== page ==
With this study we join the abovementioned theoretical criticism on activation strategies, but we also aim to go beyond these criticisms by studying the practical effects of understanding ‘empowerment’ as an activation strategy. To this purpose we focus on the case of vocational rehabilitation of people with a work disability in the Netherlands. Our focus on empowerment as a practice is inspired by scholars of Science and Technology Studies (STS).Footnote 2 In the field of STS it has been demonstrated that it is fruitful to study scientific and professional work by focusing not on concepts and ideals, but on the capricious practices in which those concepts are applied and made tangible. The rationale for this is that concrete practices have their own dynamics and logics and are not a mere reflection or application of theories [5, 14]. Researchers in STS for instance do not study specific scientific ideals like truth and validity as concepts, but perform ethnographic studies in laboratories and professional practices to provide insight in how these ideals are ‘done’ in every day work [5, 13, 14]. Following this, we will not primarily go into the question whether empowerment is desirable or not, but we will demonstrate how empowerment is ‘done’ in every day practice of vocational rehabilitation. The attention to ‘doing’ is particularly valuable since practices are much more diverse than theories assume and because unintended effects of ideals and norms often only can be identified in practice. An exploration of the various ways in which ‘empowerment is done’ makes explicit how different ways of ‘doing’ embody different norms. It makes normative consequences visible that cannot be identified by theoretical criticism.

Our research is especially inspired by the work of STS scholars in the field of health care practices, such as Mol’s [14] analysis of ‘good care’, Moser’s [15] study on the construction of disability and Struhkamp’s [20] research on the practice of physical rehabilitation. Struhkamp used ethnographic stories to reveal “parts of the richness, complexity and difficulties of the care and treatment of people who try to re-adjust to day-to-day life with a severe physical disability” [20, p. 107]. She focused on the tension between theory and clinical practice, especially with respect to issues like independence, patient autonomy, goal setting and suffering. With her analysis of the concrete practice of physical rehabilitation, she shows that theoretical notions are normatively charged and that the use of these notions in policies, rehabilitation programmes and public debates differ from the concrete practices they speak about. While de Koning [6] stated that goal setting is also a part of the activation strategies within vocational rehabilitation, Struhkamp argued that goal setting “requires active [client] participation and individual control that sometimes appears impossible, unrealistic and undesirable” [21, p. 152]. Setting and achieving certain goals, is thus not as self evident as often assumed. In the case of vocational rehabilitation this means that it should be reconsidered whether it can be expected from clients to purposively aim at the achievement of paid work and whether this goal does not prevent them from participation in an other sense. Within vocational rehabilitation those clients are often set apart as ‘passive’ or ‘unmotivated’ (see also [11]). As Struhkamp shows, those labels are not an adequate interpretation of the actual situation of these clients.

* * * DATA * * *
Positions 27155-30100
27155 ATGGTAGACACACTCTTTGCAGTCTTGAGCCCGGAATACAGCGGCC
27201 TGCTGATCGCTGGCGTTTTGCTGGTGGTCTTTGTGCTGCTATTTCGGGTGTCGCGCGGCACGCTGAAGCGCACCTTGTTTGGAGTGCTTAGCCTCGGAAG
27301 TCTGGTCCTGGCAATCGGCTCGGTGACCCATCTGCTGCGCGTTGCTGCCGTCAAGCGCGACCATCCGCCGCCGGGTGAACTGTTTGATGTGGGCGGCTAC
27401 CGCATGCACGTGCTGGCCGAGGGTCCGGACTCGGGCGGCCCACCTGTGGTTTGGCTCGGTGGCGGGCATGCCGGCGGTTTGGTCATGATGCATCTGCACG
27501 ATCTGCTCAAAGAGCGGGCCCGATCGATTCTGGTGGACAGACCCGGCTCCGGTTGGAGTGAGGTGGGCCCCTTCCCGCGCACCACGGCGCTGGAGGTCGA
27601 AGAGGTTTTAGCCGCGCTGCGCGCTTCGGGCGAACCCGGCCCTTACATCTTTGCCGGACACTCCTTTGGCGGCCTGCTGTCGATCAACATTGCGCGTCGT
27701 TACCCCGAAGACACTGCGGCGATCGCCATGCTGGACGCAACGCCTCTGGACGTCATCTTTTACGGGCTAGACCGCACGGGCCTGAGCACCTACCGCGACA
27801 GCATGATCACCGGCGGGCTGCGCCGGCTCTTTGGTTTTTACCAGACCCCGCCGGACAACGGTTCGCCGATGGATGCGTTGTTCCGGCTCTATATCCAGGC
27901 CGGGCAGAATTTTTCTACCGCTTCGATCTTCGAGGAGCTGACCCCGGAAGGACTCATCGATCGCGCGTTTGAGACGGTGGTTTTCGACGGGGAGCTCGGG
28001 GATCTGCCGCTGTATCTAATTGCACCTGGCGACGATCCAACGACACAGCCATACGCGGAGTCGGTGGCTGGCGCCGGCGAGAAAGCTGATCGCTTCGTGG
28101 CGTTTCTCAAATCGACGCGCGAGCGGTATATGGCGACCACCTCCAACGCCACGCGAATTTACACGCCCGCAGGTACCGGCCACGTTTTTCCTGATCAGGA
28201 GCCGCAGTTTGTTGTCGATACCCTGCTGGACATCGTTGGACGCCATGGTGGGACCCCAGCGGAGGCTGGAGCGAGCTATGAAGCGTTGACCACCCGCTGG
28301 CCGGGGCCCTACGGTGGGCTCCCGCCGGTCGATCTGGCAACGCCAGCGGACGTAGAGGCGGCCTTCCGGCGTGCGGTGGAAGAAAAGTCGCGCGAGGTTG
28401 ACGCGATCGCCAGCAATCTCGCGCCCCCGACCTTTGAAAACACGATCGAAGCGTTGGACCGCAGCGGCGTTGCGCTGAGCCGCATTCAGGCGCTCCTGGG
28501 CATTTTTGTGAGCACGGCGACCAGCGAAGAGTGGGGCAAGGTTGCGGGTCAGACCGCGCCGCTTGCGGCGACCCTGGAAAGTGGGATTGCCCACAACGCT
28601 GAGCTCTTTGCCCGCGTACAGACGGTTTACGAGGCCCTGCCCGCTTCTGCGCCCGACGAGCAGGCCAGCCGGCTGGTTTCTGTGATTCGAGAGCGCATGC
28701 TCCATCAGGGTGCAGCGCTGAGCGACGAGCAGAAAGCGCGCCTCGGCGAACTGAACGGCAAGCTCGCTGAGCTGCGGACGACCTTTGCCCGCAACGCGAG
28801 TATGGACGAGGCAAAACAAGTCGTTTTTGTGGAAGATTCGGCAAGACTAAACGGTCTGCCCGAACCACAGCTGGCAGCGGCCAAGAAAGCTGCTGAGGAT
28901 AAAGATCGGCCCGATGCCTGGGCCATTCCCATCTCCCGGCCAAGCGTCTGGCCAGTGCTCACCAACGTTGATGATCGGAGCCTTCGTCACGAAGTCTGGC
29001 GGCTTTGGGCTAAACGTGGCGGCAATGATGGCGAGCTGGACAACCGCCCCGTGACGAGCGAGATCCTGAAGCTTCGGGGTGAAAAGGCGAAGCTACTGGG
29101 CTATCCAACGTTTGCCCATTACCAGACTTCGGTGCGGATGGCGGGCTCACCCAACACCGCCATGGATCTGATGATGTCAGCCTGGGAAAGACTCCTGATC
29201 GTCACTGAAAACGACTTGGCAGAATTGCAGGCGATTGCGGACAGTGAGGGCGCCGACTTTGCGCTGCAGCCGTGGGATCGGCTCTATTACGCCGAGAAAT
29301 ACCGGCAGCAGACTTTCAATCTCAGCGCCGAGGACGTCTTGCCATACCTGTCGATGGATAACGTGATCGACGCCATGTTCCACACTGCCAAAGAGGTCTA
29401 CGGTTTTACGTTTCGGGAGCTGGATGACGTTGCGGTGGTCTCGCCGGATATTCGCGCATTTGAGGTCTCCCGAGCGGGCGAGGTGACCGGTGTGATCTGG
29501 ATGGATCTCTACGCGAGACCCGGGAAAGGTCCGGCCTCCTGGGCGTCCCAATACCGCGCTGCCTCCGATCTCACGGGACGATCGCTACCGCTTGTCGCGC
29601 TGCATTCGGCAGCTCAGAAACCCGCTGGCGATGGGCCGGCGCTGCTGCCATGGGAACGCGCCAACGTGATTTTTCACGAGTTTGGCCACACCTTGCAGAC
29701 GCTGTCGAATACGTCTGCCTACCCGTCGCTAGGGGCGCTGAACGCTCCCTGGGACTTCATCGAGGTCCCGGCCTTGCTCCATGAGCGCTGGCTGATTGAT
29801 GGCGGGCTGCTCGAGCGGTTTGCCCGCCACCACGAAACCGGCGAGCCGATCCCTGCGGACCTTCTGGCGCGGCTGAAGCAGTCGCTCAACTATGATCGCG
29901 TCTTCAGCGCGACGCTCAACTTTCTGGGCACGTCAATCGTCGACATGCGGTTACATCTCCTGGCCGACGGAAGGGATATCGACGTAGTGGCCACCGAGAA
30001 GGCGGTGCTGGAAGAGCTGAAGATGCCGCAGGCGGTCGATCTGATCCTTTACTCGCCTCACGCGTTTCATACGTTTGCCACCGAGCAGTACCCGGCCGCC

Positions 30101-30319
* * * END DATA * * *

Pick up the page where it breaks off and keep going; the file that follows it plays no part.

Researching Narratives on Empowerment

To study how activation and empowerment is done in practice we performed a narrative analysis. Narratives do not only give insight in how the narrator experiences life, but also tell a lot about the practice—social, cultural, material, political circumstances—in which the story is made and told. In other words: “society and culture ‘speak themselves’ through an individual’s story” (Riesmann 1993, in [19, p. 18]. A narrative approach enables to focus on the life stories of clients, to relate the return-to-work experiences of people to the context of these life stories, and to do justice to the diversity of clients in vocational rehabilitation trajectories [24, 25]. Riesmann [18, p. 4] states that “narratives […] embody a human subject with agency and voice”. The focus on narratives brings the concrete experiences of people back in the debate about empowerment and activation: it gives room to different perspectives, to emotions, to silences and ‘not-knowing’. In line with Ville and Winance [27], we consider people as actors of their own lives and we concentrate on the experiences and perspectives on returning-to-work of clients who do not seem to fulfil the often implicit norms of these strategies. The analysis presented in this paper focuses around the core values mentioned by the ‘Handbook for Empowering Strategies in Social Services and Vocational Rehabilitation’ De Koning [6], namely autonomy, goal setting, linearity, activity and reflection.